View single post by katoagogo
 Posted: Fri Aug 3rd, 2007 03:03 pm
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katoagogo



Joined: Fri Jun 16th, 2006
Location: New London, Connecticut USA
Posts: 902
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Arts schooling has ony been around for a little more than a century (with a handful of exceptions).

Artists used to gain their knowledge of craft and heritage through apprenticeships.

That is still true today. It all depends on what company you fall in with after the formal learning regarding your continued learning and mastery of your craft.

There are a lot of people who are writing about this deficit for whom Brando would have been a contempory artist, and who would have heard the older generation scoff at his technique and dismiss his use of Method as narcissim and his lack of respect for all those great actors who went before him.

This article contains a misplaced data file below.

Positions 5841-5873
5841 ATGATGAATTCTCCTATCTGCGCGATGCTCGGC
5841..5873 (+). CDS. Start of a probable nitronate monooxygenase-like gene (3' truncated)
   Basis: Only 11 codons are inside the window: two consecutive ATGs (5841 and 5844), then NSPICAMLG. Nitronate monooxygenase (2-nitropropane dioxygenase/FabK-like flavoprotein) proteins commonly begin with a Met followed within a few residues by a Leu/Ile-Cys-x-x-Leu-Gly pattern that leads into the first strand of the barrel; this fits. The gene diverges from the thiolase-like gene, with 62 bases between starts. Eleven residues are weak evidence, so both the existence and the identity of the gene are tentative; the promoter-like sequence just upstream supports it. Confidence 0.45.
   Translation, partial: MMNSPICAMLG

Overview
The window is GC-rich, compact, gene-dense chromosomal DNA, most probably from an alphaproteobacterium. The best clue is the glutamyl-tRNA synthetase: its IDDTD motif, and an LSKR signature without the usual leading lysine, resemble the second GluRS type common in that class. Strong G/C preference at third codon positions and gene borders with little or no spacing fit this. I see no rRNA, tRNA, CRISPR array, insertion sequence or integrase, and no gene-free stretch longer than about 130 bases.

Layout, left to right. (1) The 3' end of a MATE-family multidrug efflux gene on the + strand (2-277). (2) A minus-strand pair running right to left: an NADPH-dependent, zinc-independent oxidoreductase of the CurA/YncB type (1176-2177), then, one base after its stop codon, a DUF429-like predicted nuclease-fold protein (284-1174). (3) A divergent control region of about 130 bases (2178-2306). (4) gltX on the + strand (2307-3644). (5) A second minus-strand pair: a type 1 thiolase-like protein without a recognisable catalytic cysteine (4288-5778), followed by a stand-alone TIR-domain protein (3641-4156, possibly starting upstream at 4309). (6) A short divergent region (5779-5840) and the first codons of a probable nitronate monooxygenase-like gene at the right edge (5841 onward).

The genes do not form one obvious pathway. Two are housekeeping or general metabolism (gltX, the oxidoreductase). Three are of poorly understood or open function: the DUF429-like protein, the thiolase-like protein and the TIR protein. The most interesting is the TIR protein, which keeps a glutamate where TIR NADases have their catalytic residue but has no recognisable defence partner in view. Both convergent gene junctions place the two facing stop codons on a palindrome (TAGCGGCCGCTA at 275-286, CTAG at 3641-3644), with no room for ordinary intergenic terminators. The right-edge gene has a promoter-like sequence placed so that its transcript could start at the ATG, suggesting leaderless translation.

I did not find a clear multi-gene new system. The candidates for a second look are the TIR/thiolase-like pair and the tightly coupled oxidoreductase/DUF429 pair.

Won't it suck if it turns out that Paris Hilton is the great innovator of a generation? You never know...

But, what defines the artistic heritage is the sharing that goes on between older and younger artists working together.

Who are you mentoring? That's the real question.

It's not up to an academic system to ensure that artistic traditions are kept alive (unless thats your major) -- its up to the artistic community.

It's up to working artists to be willing to work with younger artists.

I attended a performance of A BRIGHT ROOM CALLED DAY and during the talk-back session (there was a talk-back session) it was brought up that high school students should see this play -- that it was so important for them -- why weren't the schools bringing this kind of important work to the students -- why don't the schools do this --!!!?

I looked around the room. Not one of these 20 or so well meaning, arts oriented adults had brought a teenager to see the show. "uh, why didnt anyone bring a teeneger tonight?" That was my feedback. Its not up to the schools. It's up the supporters of the arts to induct the next generation. It's up to us. We need to bring teenagers to our theater. We need to offer ourselves as mentors. We need to share this beloved tradition.

Then, students in these college programs will demand deeper investigations. They will because we have primed them, prepared them, and they are ready for a deeper track.

Who are you mentoring?

--Kato

(that's my reaction to the article)

Last edited on Fri Aug 3rd, 2007 03:09 pm by katoagogo